After MTB infection, cell-mediated immunity (CMI) and delayed type hypersensitivity (DTH) play important roles in the occurrence, development and prognosis of TB. CMI refers to the presence of a large number of activated macrophages produced by amplified levels of T lymphocytes and cytokines specific to MTB antigens, including those involved in the innate immune response and acquired immune response. Multiple immune cell subsets, their cytokines and specific TB-presenting cells are involved in the immune response and immune regulation of TB infection.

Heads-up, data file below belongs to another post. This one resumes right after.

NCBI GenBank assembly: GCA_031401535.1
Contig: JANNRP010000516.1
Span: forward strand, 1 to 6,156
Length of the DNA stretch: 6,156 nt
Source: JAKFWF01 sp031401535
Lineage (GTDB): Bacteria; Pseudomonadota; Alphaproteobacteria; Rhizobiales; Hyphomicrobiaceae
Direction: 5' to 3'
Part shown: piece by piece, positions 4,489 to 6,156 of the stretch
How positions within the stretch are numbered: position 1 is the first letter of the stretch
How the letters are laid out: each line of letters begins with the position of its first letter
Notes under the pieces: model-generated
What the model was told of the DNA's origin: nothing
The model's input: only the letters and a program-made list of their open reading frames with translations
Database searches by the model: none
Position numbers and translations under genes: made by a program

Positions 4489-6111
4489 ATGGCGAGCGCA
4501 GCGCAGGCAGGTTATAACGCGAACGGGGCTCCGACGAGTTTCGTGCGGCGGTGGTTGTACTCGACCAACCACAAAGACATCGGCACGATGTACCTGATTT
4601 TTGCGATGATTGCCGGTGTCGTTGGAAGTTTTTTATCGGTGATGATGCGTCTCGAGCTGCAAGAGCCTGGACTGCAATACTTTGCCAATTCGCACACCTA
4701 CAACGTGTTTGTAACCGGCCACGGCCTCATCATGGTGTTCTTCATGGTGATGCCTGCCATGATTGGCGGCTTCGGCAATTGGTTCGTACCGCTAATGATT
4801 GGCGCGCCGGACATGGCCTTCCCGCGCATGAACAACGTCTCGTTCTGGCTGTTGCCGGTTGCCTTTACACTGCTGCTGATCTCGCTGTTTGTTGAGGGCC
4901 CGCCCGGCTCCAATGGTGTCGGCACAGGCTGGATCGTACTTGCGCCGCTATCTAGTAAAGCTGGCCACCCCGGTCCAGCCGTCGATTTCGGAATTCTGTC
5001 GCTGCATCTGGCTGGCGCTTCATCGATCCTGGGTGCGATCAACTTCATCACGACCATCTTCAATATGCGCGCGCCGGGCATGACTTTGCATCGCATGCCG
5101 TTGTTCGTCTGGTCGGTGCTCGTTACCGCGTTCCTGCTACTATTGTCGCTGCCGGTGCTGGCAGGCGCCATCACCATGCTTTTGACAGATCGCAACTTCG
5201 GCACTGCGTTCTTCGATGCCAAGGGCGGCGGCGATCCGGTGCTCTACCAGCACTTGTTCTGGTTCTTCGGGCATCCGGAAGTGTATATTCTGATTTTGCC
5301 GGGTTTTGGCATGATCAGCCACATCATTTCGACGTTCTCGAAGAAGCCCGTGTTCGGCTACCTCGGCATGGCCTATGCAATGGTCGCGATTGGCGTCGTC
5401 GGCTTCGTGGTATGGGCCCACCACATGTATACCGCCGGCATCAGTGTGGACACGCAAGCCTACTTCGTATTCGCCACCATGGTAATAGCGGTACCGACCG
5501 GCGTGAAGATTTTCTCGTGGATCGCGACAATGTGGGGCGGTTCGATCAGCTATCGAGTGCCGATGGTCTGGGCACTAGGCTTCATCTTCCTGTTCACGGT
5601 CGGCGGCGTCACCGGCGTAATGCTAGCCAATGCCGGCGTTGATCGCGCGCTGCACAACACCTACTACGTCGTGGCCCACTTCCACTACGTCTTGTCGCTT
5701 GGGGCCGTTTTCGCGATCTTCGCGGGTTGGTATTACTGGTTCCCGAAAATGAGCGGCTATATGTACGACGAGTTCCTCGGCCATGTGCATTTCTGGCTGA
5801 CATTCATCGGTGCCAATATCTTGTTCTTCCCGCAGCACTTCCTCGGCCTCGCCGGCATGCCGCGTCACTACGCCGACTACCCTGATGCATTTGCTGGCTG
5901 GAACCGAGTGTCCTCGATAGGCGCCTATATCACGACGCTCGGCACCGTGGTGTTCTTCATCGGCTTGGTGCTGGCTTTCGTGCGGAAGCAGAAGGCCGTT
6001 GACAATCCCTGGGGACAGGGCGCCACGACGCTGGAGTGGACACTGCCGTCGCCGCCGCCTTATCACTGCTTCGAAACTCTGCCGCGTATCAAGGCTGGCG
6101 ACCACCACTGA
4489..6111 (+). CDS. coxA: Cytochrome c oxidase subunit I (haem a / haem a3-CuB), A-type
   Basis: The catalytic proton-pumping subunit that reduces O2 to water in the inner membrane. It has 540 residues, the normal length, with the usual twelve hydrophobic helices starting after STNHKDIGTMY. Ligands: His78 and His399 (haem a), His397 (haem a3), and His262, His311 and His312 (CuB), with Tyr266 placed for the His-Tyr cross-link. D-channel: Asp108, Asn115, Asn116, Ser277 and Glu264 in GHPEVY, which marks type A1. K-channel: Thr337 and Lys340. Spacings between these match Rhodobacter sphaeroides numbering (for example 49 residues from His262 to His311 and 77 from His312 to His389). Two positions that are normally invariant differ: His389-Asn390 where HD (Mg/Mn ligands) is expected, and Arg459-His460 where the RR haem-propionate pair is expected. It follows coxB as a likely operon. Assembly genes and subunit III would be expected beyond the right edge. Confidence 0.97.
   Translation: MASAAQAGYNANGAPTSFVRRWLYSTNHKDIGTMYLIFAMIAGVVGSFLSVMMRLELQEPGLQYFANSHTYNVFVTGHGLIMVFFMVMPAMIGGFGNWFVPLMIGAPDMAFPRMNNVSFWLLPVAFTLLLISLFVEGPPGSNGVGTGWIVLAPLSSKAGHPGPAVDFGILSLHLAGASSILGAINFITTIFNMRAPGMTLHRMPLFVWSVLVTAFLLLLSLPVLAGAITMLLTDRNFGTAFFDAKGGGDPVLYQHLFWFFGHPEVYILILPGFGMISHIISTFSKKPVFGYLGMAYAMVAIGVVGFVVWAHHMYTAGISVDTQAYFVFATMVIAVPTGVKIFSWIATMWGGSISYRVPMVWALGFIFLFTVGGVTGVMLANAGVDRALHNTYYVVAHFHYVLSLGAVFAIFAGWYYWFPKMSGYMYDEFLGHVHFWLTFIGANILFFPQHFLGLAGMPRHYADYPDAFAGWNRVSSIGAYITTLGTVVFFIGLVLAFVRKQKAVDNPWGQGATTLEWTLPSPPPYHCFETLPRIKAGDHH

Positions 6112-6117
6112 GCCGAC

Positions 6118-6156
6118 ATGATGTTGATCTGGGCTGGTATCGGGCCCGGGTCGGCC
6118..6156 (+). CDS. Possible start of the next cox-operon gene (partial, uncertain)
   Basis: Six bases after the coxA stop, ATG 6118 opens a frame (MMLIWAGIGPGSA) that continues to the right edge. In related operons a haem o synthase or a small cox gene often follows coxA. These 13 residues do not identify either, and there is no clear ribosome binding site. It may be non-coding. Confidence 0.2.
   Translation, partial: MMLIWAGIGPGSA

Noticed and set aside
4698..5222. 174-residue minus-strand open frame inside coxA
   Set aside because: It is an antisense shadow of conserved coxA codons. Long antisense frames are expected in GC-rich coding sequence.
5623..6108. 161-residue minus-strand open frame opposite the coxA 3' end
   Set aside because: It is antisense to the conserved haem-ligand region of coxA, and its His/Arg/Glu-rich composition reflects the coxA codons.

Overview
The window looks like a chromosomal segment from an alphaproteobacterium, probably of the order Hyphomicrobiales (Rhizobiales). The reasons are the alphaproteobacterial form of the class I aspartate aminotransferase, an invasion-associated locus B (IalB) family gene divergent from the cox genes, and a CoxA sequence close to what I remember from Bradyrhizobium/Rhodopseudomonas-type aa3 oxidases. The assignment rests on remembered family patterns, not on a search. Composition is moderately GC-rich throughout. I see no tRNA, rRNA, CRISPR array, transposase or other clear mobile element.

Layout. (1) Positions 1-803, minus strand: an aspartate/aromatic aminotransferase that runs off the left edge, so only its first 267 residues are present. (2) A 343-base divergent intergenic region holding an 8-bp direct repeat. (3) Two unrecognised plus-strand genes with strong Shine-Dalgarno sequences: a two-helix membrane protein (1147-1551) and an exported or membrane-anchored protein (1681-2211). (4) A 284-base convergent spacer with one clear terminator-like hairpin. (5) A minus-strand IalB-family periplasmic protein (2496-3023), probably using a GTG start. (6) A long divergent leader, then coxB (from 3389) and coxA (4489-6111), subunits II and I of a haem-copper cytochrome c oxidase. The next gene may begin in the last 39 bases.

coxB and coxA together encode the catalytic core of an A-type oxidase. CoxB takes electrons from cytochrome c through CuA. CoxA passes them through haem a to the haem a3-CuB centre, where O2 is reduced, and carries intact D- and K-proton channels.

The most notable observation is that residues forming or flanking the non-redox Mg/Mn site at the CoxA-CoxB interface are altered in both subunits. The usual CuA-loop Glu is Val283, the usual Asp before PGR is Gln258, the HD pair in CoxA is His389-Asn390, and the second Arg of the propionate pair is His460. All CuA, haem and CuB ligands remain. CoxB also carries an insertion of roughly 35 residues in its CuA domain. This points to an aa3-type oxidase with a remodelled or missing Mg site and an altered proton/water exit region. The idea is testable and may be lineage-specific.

In recent years, the abnormal increase in the number of regulatory T cells (Treg cells) and the occurrence and development of immune responses and related diseases have attracted increasing attention. Studies have shown that the increase in the number of CD4+CD25highTreg cells in patients with pulmonary tuberculosis (PTB) may be related to low cellular immunity and lead to prolonged and repeated attacks of PTB [2]. When Treg cells are inhibited, anti-MTB immunity can return to normal, so Treg cells may be an important factor in the immune escape of TB. Treg cells play an immunosuppressive role mainly through cytokines and cell contact. Treg cells participate in the occurrence and development of diseases by inhibiting the immune response to self or foreign antigens. Many subsets of Treg cells have been identified, including CD4+CD25highTreg cells and CD8+CD28Treg cells [3].